What started off as a peaceful protest had quickly turned into a violent riot. The crowd roared as chaos swallowed the street. Some people stood by gawking without so much as a helping hand. Others continued on participating in the madness as if nothing had happened. Glass shattered as baseball bats and angry fists came crashing down on nearby cars. A black Cadillac had been turned on its side not a 100 feet from us. I wanted to move him further away from the street but I couldn’t risk causing more damage.
“What’s taking them so long,” I said to myself, searching the thick crowd for the ambulance.
My knees pressed into the concrete as I crouched down to protect him and apply pressure to the wound. The metallic smell of his blood seeped from my drenched shirt causing me to gag. My eyes watered as I tried to maintain composure.
“Hey, stay with me okay?” I said, “What’s your name?”
His eyes barely open, he said, “Aries.”
“Is that your sign?”
He shook his head. Before I could respond a tiny woman had pushed her way through the crowd and was approaching us. “How’s he doing?” she asked.
I shrugged, “I don’t…know.”
He mumbled something I couldn’t make out.
“Say it again?” I asked, leaning closer to his mouth. His breathing was ragged, a discomforting wheeze. The tiny woman kneeled down next to me.
“He can’t breathe,” she said. She listened to his chest for a moment. More shots from the crowd rang out, briefly snatching my attention. The nearby crowd scattered and ran for cover. My heart beat heavily inside my throat. I used my body to shield him from the stampede.
The woman grabbed my hand firmly. Her eyes focused, intense, “You should get inside.”
“No, I can’t leave him.”
“It is too dangerous for you.”
“I am not leaving him.” I stood firm.
The heavy pounded of feet on the street redirected our attention.
“I’m Betty,” she said. She pushed salt and pepper curls behind her ear as she put her ear back on Aries’ chest. Aries squeezed my hand slightly. I leaned in.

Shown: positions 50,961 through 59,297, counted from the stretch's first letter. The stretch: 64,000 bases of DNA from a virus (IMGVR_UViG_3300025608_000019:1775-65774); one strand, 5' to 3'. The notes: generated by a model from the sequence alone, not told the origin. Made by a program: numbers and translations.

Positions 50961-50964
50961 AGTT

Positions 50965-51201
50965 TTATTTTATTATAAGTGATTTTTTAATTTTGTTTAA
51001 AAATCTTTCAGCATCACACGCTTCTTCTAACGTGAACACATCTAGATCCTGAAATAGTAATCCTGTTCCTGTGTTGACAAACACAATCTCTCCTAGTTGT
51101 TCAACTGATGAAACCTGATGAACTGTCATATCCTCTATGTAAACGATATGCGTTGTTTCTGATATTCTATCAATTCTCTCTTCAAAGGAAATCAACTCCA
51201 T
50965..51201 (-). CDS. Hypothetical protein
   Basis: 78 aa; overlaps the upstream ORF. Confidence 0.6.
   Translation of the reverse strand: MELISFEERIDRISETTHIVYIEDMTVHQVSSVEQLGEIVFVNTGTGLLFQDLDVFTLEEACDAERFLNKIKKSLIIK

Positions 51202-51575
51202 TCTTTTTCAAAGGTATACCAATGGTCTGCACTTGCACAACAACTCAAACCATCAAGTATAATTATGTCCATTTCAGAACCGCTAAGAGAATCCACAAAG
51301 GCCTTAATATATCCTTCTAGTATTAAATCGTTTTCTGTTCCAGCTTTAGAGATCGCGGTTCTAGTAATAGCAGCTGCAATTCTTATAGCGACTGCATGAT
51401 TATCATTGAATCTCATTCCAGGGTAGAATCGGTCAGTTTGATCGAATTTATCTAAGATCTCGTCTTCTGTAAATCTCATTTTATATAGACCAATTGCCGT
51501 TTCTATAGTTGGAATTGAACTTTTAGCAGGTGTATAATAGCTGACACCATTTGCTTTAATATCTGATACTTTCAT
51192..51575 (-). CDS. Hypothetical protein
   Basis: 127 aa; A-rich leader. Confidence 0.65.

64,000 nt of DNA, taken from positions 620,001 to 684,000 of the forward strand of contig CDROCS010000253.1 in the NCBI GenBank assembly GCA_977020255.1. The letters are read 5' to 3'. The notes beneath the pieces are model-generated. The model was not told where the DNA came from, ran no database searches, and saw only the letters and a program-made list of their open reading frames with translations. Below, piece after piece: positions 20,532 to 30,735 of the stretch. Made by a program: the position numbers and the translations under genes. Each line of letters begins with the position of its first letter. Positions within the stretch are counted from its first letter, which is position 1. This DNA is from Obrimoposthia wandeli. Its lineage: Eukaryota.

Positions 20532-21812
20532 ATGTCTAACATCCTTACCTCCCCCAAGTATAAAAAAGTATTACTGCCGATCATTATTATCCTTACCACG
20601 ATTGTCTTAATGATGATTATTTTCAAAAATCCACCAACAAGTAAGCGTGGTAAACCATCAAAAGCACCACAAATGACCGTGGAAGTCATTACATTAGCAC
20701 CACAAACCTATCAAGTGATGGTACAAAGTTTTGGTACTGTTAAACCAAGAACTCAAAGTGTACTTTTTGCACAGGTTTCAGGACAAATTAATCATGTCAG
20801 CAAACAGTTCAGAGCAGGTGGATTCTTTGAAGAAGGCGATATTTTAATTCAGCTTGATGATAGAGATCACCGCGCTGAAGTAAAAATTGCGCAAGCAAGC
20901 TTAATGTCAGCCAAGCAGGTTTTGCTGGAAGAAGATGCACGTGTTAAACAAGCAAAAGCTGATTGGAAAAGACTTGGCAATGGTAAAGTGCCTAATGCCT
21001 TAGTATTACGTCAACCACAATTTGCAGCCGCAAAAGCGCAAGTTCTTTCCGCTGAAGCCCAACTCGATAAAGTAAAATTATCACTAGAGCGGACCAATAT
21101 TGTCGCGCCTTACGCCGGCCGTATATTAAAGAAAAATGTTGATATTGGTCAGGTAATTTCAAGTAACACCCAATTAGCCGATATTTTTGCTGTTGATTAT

“Aries, they’ll be here any minute. Please hang in there.”
“I think his lung is collapsed,” Betty said.”
“What do we do?”
“Do you have a knife? Something sharp?” she asked.
I shook my head.
She looked at me with her sad eyes.
“I don’t think he’s going to make it.”
Sirens in the distance interrupted the rant I was about to go on.
“They’re almost here, Aries.”
His breathing was shallow. He was dying. Tears streamed from his eyes as he gasped for air. My hand trembled. I leaned down so close to him that my lips brushed his ear. I squeezed his hand tightly. I didn’t want to lose him.
“Aries, please, they’re almost here. Please fight for me.”
He feebly squeezed my hand. The tiny woman laid her hand on his forehead and began murmuring prayer under her breath.
The ambulance flew through the crowd and right in front of the address I’d given them. The EMT’s jumped out of the back, rushing toward us, stretcher in hand.
Betty was still praying while they placed the stretcher on the ground.
“Hurry! He can’t breathe.”
“What happened to him?” the younger EMT asked me.
“He was shot.”
“I think he has a collapsed lung,” Betty chimed in.
The EMT’s stabilized him before putting him on the stretcher and sliding him into the back of the ambulance. I climbed in behind them and slid next to Aries and grabbed his hand again. He opened his eyes momentarily looking up at me while the EMT’s hooked him up to machines. The sound of his heart beating steadily was a slight relief. The younger EMT closed the ambulances doors and we pulled off. I glanced out the window looking for Betty but she was gone.
“Ma’am, is he allergic to anything?” the younger EMT asked.
“I don’t know. I don’t know,” I answered, trying to keep my composure.
Aries squeezed my hand again and tapped on his leg.
“Does your leg hurt?”
He made a grunting noise and kept tapping. Finally, I stuck my hand in his pocket, pulled out his phone and searched until I saw “Mama” in the contacts list.
I dialed the number. She answered almost immediately. I swallow the thick spit that accumulated at the back of my throat whenever I was nervous.
“Hey, baby boy,” she said.
“Ma’am, you don’t know me. I’m here with your son, Aries. He’s been shot. The EMT’s have him stabilized and we’re headed to Cook County hospital.”
I tried to get all of the information out as quickly as possible.
“I’m on my way,” she said. No sooner than she’d hung up the phone the gut wrenching long beep of a flat line filled the ambulance. I quickly released Aries’ hand allowing the EMT to get close to him. They blew into his mouth, beat on his chest and defibrillated him 3 times before we reached the hospital.
His mother pulled up moments after they rolled his lifeless body away. I was sitting in the waiting room, echoes of the flatline still ringing in my ear. I heard her asking for him at the front desk. She’d barely gotten his name out of her mouth before the doctor gave her the news that her son had died.
Everything seemed to be moving in slow motion. I saw her scream as her body hit the tile floor but I didn’t hear her. I walked toward her and wrapped my arms around her. She clung tightly to me. It didn’t matter that I was a stranger. We sat there in each other’s arms for nearly an hour. She sobbed for the loss of her child. I sobbed for a stranger who’d died taking a bullet meant for me.